Yemen’s warring parties on Thursday agreed to a ceasefire on a vital port in a series of breakthroughs in UN-brokered peace talks that could mark a major turning point after four years of devastating conflict.

If implemented, the deal on the Hodeida port, a key gateway for aid and food imports, could bring relief to a country where 14 million people stand on the brink of famine.

In a highly symbolic gesture on the seventh and final day of the peace talks in Sweden, Yemeni Foreign Minister Khaled al-Yamani and rebel negotiator Mohammed Abdelsalam shook hands to loud applause — although both later voiced scepticism.

The two leaders gave contradictory readings of the Hodeida deal shortly after the announcement by UN chief Antonio Guterres.

The week-long talks left a number of key issues unresolved. A new round of talks is scheduled for the end of January, with analysts predicting the US will continue to up the pressure on ally Saudi Arabia, a key backer of the Yemeni government, to end the conflict.

Impoverished Yemen has been mired in fighting between Iran-backed Huthi rebels and troops loyal to President Abedrabbo Mansour Hadi since 2014. But the war escalated in 2015 when a Saudi-led military coalition stepped in on the government’s side.

– Withdrawal ‘within days’ –

Under the Hodeida agreement, released on Thursday evening, an “immediate ceasefire” should come into effect in Hodeida and its three ports upon signing, followed by a “mutual redeployment of forces… to agreed upon locations outside the city and the ports”.

The UN will play a “leading role” in management and inspections at the ports, for four years under rebel control. The port will eventually be under the control of “local security forces” — a term the rival parties disagree on.

Yemeni Foreign Minister Khaled al-Yamani, who agreed to the deal in Sweden, declined to specify whether the forces would be solely state security forces but told AFP they would report to the “central authority” — the government.

But the head rebel negotiator told AFP the phrase referred to the “security forces currently present in Hodeida” — the rebels.

Saudi Arabia and its allies accuse the rebels of arms smuggling from Iran through Hodeida and the capital Sanaa, charges Iran has denied. The Saudi led-military coalition currently controls Yemen’s maritime borders and airspace.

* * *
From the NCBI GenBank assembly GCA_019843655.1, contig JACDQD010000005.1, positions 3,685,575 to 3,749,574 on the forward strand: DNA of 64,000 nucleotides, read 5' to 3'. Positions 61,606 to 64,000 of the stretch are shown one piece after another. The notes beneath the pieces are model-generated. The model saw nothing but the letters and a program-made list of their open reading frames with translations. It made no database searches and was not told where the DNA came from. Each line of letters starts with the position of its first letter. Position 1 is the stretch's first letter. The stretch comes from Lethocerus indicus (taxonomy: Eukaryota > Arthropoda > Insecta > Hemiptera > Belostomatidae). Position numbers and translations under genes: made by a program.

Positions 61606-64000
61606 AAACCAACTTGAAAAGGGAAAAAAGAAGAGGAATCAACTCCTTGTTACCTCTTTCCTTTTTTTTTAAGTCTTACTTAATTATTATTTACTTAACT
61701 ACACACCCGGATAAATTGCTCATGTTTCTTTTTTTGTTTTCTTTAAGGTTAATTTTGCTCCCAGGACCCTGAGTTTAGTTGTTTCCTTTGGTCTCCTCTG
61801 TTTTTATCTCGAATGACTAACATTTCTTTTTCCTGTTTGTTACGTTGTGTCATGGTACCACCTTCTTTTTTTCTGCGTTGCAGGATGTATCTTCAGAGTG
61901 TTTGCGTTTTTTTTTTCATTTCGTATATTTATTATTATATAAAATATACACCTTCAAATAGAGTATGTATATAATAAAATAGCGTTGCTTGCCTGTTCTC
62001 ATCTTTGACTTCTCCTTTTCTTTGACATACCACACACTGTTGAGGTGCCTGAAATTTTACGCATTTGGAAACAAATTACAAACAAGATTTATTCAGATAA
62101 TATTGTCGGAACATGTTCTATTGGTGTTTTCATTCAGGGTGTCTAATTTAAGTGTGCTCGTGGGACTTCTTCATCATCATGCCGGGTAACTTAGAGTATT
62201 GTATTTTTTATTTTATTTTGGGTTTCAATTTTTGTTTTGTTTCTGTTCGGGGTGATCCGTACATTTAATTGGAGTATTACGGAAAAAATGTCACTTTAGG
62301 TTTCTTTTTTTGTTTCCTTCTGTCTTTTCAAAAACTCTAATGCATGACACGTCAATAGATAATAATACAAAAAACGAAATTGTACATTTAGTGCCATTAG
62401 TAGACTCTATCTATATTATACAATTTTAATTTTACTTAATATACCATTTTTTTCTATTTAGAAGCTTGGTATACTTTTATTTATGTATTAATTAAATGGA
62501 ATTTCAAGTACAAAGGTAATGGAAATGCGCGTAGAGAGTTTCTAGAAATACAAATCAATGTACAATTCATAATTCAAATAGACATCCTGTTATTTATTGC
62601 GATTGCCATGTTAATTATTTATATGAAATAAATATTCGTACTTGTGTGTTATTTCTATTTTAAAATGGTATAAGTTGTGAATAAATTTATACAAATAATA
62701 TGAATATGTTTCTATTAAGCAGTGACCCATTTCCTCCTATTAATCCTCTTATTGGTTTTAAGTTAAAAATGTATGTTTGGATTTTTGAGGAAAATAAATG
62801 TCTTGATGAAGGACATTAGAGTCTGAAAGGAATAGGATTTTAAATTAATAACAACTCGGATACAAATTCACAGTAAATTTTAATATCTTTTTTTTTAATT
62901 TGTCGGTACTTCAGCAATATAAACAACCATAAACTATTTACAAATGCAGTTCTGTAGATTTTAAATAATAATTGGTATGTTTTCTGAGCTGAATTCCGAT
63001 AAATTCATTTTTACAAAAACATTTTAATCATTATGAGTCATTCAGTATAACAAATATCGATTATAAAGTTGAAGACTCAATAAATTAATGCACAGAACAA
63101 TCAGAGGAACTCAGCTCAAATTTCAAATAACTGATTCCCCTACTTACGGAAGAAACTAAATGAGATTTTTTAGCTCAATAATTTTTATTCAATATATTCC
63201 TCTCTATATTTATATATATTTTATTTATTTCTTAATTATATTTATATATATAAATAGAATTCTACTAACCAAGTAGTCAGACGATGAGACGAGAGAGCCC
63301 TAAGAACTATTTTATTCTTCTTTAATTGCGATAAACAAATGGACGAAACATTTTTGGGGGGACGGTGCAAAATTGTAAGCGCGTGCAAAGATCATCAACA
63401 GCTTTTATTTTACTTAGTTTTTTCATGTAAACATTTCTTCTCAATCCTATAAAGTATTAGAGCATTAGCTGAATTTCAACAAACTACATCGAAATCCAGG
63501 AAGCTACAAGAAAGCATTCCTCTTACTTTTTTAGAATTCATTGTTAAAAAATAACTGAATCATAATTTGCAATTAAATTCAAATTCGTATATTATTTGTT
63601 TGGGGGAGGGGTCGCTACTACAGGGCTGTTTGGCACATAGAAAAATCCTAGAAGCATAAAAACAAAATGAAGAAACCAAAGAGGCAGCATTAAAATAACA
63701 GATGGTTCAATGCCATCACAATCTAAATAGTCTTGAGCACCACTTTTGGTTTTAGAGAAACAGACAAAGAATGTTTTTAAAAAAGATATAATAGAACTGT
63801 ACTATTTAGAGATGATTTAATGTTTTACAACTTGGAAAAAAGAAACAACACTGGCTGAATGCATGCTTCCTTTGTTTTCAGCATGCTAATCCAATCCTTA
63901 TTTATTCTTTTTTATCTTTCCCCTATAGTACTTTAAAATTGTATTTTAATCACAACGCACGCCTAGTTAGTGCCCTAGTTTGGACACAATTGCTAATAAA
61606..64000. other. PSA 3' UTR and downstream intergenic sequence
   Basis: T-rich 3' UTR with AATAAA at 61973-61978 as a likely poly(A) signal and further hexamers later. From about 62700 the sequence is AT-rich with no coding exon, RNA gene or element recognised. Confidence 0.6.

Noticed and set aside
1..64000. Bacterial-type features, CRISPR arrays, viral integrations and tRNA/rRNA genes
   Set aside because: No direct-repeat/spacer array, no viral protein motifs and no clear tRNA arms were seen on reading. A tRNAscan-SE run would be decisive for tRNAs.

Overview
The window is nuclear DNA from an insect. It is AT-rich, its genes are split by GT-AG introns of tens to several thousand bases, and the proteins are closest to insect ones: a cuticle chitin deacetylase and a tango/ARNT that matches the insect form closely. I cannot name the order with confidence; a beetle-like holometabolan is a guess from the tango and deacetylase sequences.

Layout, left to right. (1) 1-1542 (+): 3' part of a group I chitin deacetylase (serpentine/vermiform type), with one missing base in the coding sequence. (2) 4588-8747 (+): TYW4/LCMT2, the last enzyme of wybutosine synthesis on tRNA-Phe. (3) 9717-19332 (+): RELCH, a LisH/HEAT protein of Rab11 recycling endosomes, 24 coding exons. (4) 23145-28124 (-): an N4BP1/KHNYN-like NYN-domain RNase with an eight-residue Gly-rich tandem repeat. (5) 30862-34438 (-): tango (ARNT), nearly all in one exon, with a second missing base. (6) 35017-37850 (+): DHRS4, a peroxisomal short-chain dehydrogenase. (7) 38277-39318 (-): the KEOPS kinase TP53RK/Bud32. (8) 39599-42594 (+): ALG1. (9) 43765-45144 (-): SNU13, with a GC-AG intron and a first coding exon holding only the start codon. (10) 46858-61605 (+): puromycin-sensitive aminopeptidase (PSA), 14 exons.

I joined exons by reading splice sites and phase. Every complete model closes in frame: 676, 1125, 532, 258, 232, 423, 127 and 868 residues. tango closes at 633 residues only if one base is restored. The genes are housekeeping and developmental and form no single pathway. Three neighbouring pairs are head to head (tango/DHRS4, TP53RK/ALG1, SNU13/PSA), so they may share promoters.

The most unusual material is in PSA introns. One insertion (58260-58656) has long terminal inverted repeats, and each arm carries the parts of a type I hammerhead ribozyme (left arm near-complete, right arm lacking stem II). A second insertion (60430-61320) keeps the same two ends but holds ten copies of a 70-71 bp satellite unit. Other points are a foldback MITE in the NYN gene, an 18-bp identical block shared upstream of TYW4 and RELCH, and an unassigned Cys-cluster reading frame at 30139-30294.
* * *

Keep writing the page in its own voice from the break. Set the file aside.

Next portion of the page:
UN chief Guterres said the rivals had also reached a “mutual understanding” on Yemen’s third city of Taiz, the scene of some of the most intense battles in the conflict, to facilitate the delivery of aid. No further details were given.

– ‘More than expected’ –

“Map showing territorial control in Yemen as of December 5. (AFP Photo/Valentina Breschi)”

No deal has been reached on the future of the airport in the capital Sanaa or on economic measures needed to spare the population from further hunger.

Sanaa airport has been closed to commercial flights for nearly three years. The airport will be discussed at the next round of talks, UN Special Envoy Martin Griffiths said.

Foreign Minister Yamani said the deal was the biggest step forward since the outbreak of the war but remained “hypothetical”. “We will wait and see,” he told AFP.

The rebels’ Abdelsalam told AFP his group was “bound by an agreement”.

US Secretary of State Mike Pompeo was upbeat, saying “peace is possible”.

“The work ahead will not be easy, but we have seen what many considered improbable begin to take shape,” he said in a statement.

“The end of these consultations can be the beginning of a new chapter for Yemen.”

Analysts said the Rimbo talks progressed better than anticipated, two years after the last negotiations hosted by Kuwait in 2016 collapsed with no breakthrough after three months.

“The Sweden talks have achieved more than anyone expected,” the International Crisis Group told AFP.

“We have heard a different tone from the government of Yemen in these talks, and US pressure has clearly focused minds in the Gulf.”

– US Senate vote –

Yemen’s warring parties are in the rural Swedish village of Rimbo for UN-brokered talks (AFP Photo/Jonathan NACKSTRAND)

The case of murdered Saudi journalist Jamal Khashoggi, along with the humanitarian crisis in Yemen, were the turning point for the US.

The US, Britain and France are still the biggest arms suppliers to Saudi Arabia.

Both the rebels and government alliance are accused of failing to protect civilians. The UN last year blacklisted the Saudi-led coalition for the killing and maiming of children in air raids.

The US Senate on Thursday approved a resolution to end American backing for the Saudi-led intervention.

Rival sides in Yemen’s civil war, the country’s foreign minister Khaled al Yamani and rebel negotiator Mohammed Abdelsalam shake hands after agreeing a ceasefire for a vital port on the seventh day of the UN-brokered peace talks in Sweden. IMAGES
The largely symbolic resolution cannot be debated in the House of Representatives before January, and would likely be vetoed in any case by US President Donald Trump, who has repeatedly signalled his backing for the Saudi regime.

Saudi Arabia and its Arab coalition partners “strongly support” the agreement, Riyadh’s US ambassador Khalid bin Salman said, while Iran hailed the breakthroughs as “promising”.

© Agence France-Presse

Featured Photo: Yemen’s foreign minister and the chief rebel negotiator shook hands watched by UN Secretary General Antonio Guterres (AFP Photo/Jonathan NACKSTRAND)